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‘Head in the Sand’: Why China’s Static 2024 Congress Should Worry Everyone

5 minute read

Chinese officials, their boss Xi Jinping likes to say, should “tell China’s story well.” So when that story isn’t a good one, it’s perhaps natural that they shouldn’t say much of anything, which may explain why this year’s National People’s Congress (NPC) annual rubberstamp parliament has proven tedious even by its own dismal standards.

Dressed in navy suit and crimson tie, Premier Li Qiang rattled off his highly anticipated Work Report on Tuesday in just 50 minutes, the shortest time since 2001. And by ditching the customary closing press conference—a highly choreographed affair at the best of times—Li didn’t portray much confidence that this particular story would stand up to even cursory scrutiny.

Li’s speech, which reviews the nation’s economic health while setting new goals and targets, proved to be an almost carbon copy of his predecessor’s last year, down to the same projected growth target of “about 5%.” Although he unveiled a 7.2% increase in military spending, $139 billion in “ultra long-term” special bonds, and $1.4 billion towards upgrading industries and modernizing manufacturing, the tone was very much business as usual.

“The Chinese people have the courage, wisdom, to overcome any difficulties or obstacles,” Li said. “China’s development will surely endure storms and plough through the waves, [and] the future is promising.”

Few are convinced. China’s bourse has lost some $4 trillion in value since its 2021 peak, foreign investment is abandoning the country, while a festering real estate crisis threatens to wipe out the savings of millions and shave 1% off GDP for the rest of the decade, according to Capital Economics. Beijing continues to flirt with deflation, a record number of young people are without work, consumer confidence has barely recovered from pandemic-related lockdowns, and local authorities are drowning in debt.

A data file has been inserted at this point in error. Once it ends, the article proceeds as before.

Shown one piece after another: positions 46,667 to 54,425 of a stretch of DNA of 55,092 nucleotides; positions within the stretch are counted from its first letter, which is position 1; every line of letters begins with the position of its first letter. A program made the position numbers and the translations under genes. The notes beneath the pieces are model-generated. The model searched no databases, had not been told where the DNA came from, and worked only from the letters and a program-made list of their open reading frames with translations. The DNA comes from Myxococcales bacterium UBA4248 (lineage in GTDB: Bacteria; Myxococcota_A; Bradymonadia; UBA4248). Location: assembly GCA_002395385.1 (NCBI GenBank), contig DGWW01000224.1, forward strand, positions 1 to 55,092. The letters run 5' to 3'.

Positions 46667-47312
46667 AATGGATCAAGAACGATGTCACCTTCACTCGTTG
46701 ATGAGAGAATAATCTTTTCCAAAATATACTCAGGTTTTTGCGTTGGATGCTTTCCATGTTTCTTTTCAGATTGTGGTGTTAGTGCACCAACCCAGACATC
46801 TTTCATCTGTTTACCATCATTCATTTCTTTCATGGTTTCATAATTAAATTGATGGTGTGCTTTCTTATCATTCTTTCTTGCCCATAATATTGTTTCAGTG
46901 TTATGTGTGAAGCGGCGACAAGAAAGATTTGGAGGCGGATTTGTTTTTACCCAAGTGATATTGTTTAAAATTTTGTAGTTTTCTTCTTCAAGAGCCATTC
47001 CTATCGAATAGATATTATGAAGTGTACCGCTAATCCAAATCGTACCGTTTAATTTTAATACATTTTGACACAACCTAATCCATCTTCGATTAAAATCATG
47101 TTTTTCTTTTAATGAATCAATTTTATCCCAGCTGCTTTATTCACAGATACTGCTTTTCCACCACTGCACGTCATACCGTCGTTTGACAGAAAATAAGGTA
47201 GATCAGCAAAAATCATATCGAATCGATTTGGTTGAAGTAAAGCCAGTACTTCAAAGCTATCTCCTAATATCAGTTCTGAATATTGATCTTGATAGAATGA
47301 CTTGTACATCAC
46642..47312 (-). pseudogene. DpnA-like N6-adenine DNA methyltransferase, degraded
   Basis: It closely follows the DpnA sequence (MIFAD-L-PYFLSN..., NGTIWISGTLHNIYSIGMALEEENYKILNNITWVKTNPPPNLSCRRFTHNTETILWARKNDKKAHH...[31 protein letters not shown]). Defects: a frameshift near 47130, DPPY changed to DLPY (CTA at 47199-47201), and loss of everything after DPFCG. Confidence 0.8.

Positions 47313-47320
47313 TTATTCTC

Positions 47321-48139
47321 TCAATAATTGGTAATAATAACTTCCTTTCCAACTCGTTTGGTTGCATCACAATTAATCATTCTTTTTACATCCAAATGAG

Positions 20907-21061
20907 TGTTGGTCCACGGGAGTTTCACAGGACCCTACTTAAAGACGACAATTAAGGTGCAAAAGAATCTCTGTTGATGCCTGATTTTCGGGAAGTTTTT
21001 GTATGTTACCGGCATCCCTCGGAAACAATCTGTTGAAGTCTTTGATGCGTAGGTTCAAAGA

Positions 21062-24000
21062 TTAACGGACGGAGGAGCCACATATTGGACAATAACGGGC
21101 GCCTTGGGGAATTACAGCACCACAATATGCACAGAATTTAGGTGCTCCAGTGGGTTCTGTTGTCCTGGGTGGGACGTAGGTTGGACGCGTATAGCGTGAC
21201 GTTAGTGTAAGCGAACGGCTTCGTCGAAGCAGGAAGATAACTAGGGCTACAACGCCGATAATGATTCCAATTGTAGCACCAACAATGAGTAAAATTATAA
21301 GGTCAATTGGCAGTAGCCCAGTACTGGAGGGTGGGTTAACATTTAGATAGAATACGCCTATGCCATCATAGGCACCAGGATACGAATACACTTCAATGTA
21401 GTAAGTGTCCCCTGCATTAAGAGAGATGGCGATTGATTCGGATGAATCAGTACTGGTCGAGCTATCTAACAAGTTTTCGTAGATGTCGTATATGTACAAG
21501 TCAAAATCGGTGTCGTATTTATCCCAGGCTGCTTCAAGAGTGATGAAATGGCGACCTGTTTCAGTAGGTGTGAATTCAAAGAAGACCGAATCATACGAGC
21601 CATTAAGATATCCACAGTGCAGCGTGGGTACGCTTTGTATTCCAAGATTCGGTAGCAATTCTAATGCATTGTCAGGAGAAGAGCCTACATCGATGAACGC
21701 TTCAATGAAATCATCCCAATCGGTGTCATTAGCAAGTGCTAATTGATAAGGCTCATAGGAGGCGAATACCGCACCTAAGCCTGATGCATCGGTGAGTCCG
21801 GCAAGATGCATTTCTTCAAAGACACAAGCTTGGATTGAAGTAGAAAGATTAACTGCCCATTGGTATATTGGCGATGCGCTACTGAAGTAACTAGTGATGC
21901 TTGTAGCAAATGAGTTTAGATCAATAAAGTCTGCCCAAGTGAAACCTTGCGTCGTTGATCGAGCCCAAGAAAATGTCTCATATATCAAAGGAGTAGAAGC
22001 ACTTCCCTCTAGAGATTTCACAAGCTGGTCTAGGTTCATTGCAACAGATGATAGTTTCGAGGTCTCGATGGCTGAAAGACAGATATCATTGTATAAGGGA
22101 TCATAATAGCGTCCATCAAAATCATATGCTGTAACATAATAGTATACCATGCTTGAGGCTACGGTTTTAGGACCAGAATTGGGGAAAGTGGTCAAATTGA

“The way things are being handled suggests that Xi Jinping does realize that the economy is not doing well, that challenges are being faced, but he is not seeing a crisis,” says Steve Tsang, director of the SOAS China Institute at the University of London. “But I think it’s head in the sand rather than true confidence.”

The most significant shift so far unveiled at the NPC has been an enhanced focus on investment in technology and developing emerging industries, with R&D spending set to rise by 10%. “Digital technology is really top of the agenda,” says Nis Grünberg, lead analyst for politics and society at the Berlin-based Mercator Institute for China Studies. “China is trying to develop its way out of economic hardship.”

That sets the stage for more conflict with the U.S. Despite a thawing of bilateral ties since Xi and President Joe Biden met on the sidelines of the APEC summit in San Francisco in November, the White House has continued to expand export controls on sensitive technology. It was a topic that prompted the most colorful language from Foreign Minister Wang Yi during a press conference on Thursday, when he accused the U.S. of “devising various tactics to suppress China” via a “unilateral sanctions list reaching bewildering levels of unfathomable absurdity.”

Still, Wang’s histrionics betray a lack of introspection that will worry businesses in China and all those who rely on its $17.52 trillion economy. Of course, export controls are clearly unhelpful to China in the near-term, though there is a growing school of thought that they will ultimately backfire by spurring indigenous innovation.

What has been more glaring is the complete lack of attention to socio-economic restructuring, such as wealth redistribution, boosting wages, growing household incomes, progressive income tax, implementing property taxes, or raising retirement ages—necessary reforms that are perennially discussed yet never implemented.

“There’s a growing disconnect between official rhetoric and the realities felt by the common man and woman on the ground,” says Wen-ti Sung, a political scientist based in Taiwan for the Australian National University. “That’s a concern for the business community.”

Some were hoping in vain for movement on liberalizing investment in healthcare and telecoms sectors, for instance, as well as laws to help private businesses collect unpaid debts. But in many ways, inertia was inevitable. 

Key economic policies are typically decided by the Chinese Communist Party’s (CCP) Third Plenum, a five-yearly plenary session of its Central Committee that is especially geared toward economic development. The Third Plenum should typically have happened by October and the fact that it still hasn’t is unprecedented and a subject of no little conjecture

At the top level, it signifies a further shift of power away from the institutions of government towards the party, and Xi above all. As such, the NPC’s 2,960 parliamentarians from across China have little choice but to tread water. And in a time of undoubted economic crisis, that’s not a story that’s pleasing to hear. 

“This NPC was going to be dull because the Third Plenum has not happened,” says Tsang. “So economic directions have not yet been decided by the ‘big man’—and there’s not much the Premier or the rest of the government can do about it.”

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Write to Charlie Campbell at charlie.campbell@time.com